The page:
I am a Ph.D. candidate in the Department of Political Science  at the University of Chicago. My research focuses on the political economy of development and the  comparative politics of democratic and authoritarian regimes, especially the origins and consequences of differences in political elites.


In my dissertation, I investigate how the economic ideology of heads of government affects market intervention and redistribution across democracies and dictatorships, and how political institutions, such as state capacity and the regime type, condition the relationship between ideology and policies.


To this end, a team of research assistants and I have assembled a new dataset on the ideology of heads of government and leaders in 182 countries throughout democracy and dictatorship from 1945 to 2017:

Note: figures created with Stata using Daniel Bischof's graphic schemes. I thank Sophia Barkoff, Aaron Casella, Austin Christhilf, Amisha Kapur, Russell Legate-Yang, Julia Lodoen, Lysimachos Mavridis, Mariana Paez, Ivanna Shevel, Alexander Shura, Benjamin Silvian, Wen Li Teng, Sean Uribe, Joshua Zakharov, and Hsin Min Zee for their outstanding research assistance, without which this dataset would not exist.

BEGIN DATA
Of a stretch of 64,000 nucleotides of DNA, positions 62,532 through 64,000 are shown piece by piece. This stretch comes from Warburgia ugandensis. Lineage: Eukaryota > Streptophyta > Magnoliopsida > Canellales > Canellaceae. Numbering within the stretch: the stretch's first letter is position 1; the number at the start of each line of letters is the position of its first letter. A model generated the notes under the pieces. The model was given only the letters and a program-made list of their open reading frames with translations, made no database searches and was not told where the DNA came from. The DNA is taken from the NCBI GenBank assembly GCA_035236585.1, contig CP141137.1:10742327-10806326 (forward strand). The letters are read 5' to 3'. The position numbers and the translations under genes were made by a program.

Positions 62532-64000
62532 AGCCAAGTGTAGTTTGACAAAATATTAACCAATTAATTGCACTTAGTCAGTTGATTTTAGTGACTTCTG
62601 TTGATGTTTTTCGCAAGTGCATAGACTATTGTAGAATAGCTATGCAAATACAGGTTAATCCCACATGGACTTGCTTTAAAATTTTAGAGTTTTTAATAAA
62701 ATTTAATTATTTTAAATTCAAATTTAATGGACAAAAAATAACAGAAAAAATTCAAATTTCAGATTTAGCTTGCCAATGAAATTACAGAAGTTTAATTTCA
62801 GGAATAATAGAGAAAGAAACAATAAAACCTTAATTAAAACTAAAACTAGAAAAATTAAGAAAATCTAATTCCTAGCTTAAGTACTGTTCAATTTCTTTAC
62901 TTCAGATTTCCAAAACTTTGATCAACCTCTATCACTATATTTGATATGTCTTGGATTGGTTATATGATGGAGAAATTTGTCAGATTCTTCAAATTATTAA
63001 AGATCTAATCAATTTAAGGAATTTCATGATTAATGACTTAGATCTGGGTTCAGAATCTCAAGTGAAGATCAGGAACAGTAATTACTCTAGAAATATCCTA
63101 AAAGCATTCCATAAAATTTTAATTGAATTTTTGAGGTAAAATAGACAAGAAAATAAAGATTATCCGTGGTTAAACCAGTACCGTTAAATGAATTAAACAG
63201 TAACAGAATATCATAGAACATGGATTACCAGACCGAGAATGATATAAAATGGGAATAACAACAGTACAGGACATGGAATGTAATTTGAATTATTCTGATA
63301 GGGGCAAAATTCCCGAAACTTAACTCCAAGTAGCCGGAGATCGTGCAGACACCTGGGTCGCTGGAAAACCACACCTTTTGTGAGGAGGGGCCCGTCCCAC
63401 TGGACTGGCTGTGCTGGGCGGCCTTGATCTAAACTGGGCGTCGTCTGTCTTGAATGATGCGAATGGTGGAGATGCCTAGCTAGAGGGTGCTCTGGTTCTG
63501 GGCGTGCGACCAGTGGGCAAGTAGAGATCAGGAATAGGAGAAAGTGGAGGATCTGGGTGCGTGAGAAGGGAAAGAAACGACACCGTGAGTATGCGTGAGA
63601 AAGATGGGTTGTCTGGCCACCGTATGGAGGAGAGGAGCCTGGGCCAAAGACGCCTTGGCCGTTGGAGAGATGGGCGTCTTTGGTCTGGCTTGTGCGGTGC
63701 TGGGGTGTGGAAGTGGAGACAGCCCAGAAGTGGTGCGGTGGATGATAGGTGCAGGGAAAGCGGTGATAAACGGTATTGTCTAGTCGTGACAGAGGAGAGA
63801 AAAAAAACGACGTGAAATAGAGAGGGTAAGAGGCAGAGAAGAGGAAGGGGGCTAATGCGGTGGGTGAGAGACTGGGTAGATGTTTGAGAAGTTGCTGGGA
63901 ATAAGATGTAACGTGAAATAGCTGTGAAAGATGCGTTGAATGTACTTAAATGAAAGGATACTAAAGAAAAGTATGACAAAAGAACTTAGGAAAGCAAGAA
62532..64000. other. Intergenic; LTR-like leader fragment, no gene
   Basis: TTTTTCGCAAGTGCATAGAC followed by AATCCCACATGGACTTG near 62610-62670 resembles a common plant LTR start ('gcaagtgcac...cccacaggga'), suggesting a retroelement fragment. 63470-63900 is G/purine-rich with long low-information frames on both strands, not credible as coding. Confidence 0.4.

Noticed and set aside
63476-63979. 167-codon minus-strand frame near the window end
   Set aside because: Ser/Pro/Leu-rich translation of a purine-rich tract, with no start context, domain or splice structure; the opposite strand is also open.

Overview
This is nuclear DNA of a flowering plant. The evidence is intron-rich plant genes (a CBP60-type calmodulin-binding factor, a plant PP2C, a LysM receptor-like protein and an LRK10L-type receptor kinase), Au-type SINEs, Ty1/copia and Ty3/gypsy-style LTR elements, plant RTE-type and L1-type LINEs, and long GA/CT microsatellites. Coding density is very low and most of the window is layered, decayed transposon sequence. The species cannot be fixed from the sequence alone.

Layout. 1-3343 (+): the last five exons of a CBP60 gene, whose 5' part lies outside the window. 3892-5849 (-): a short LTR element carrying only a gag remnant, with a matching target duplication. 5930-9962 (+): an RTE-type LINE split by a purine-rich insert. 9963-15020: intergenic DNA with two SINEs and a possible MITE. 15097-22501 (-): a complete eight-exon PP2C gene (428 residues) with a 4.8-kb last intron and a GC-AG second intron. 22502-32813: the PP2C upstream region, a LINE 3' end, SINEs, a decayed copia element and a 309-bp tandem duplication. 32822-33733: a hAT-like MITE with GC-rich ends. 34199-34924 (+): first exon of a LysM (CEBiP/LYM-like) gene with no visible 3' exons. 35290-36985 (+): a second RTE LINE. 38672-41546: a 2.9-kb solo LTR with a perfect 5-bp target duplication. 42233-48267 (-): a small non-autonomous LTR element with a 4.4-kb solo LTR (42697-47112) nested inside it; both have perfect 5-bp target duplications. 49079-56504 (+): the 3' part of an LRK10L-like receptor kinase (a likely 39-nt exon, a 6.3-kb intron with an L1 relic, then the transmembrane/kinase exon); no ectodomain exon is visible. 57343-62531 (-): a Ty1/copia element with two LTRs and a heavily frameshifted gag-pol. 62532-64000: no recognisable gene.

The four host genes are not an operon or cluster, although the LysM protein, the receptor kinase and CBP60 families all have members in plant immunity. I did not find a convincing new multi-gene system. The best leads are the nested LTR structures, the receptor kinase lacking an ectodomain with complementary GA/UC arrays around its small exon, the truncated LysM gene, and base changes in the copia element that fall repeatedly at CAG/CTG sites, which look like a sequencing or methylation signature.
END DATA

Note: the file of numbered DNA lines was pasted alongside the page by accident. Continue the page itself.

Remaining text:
In a separate project (jointly with Tanja Eschenauer-Engler), I study the causes and effects of coup d'états based on self-collected data on the identity and rank of all coup leaders from 1950 to 2019:


I am currently teaching the online class "Our Political World in Data" at Heidelberg University. Find the syllabus here.

I received a Master’s degree in Political Science from the University of Chicago and a Bachelor's and Master's degree in Political Science and Economics from Heidelberg University, Germany. I was a lecturer of Comparative Politics at Heidelberg University before coming to Chicago.


For more information, see my CV.